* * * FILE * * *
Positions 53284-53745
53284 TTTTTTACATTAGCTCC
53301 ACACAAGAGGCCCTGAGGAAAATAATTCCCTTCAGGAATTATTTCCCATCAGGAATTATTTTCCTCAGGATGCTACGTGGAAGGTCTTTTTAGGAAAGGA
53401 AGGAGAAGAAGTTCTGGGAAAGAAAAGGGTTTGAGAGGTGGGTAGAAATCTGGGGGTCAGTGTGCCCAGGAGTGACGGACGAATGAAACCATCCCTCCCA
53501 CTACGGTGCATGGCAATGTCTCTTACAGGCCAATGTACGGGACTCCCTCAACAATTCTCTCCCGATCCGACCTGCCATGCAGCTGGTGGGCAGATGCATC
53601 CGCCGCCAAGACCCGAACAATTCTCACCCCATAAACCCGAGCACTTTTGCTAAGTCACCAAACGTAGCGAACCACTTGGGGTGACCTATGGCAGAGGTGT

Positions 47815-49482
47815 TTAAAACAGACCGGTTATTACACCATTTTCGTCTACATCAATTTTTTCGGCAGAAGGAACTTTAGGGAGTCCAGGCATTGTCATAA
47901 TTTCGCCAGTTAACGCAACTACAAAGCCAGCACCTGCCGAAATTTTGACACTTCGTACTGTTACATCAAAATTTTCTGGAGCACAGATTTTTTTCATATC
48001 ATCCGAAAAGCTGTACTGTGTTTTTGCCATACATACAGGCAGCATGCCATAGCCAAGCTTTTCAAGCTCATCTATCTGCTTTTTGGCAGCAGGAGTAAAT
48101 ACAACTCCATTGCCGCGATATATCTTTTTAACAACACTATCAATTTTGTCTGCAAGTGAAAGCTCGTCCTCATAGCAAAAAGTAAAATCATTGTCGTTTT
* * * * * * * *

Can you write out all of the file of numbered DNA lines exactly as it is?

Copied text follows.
Positions 53284-53745
53284 TTTTTTACATTAGCTCC
53301 ACACAAGAGGCCCTGAGGAAAATAATTCCCTTCAGGAATTATTTCCCATCAGGAATTATTTTCCTCAGGATGCTACGTGGAAGGTCTTTTTAGGAAAGGA
53401 AGGAGAAGAAGTTCTGGGAAAGAAAAGGGTTTGAGAGGTGGGTAGAAATCTGGGGGTCAGTGTGCCCAGGAGTGACGGACGAATGAAACCATCCCTCCCA
53501 CTACGGTGCATGGCAATGTCTCTTACAGGCCAATGTACGGGACTCCCTCAACAATTCTCTCCCGATCCGACCTGCCATGCAGCTGGTGGGCAGATGCATC
53601 CGCCGCCAAGACCCGAACAATTCTCACCCCATAAACCCGAGCACTTTTGCTAAGTCACCAAACGTAGCGAACCACTTGGGGTGACCTATGGCAGAGGTGT

Positions 47815-49482
47815 TTAAAACAGACCGGTTATTACACCATTTTCGTCTACATCAATTTTTTCGGCAGAAGGAACTTTAGGGAGTCCAGGCATTGTCATAA
47901 TTTCGCCAGTTAACGCAACTACAAAGCCAGCACCTGCCGAAATTTTGACACTTCGTACTGTTACATCAAAATTTTCTGGAGCACAGATTTTTTTCATATC
48001 ATCCGAAAAGCTGTACTGTGTTTTTGCCATACATACAGGCAGCATGCCATAGCCAAGCTTTTCAAGCTCATCTATCTGCTTTTTGGCAGCAGGAGTAAAT
48101 ACAACTCCATTGCCGCGATATATCTTTTTAACAACACTATCAATTTTGTCTGCAAGTGAAAGCTCGTCCTCATAGCAAAAAGTAAAATCATTGTCGTTTT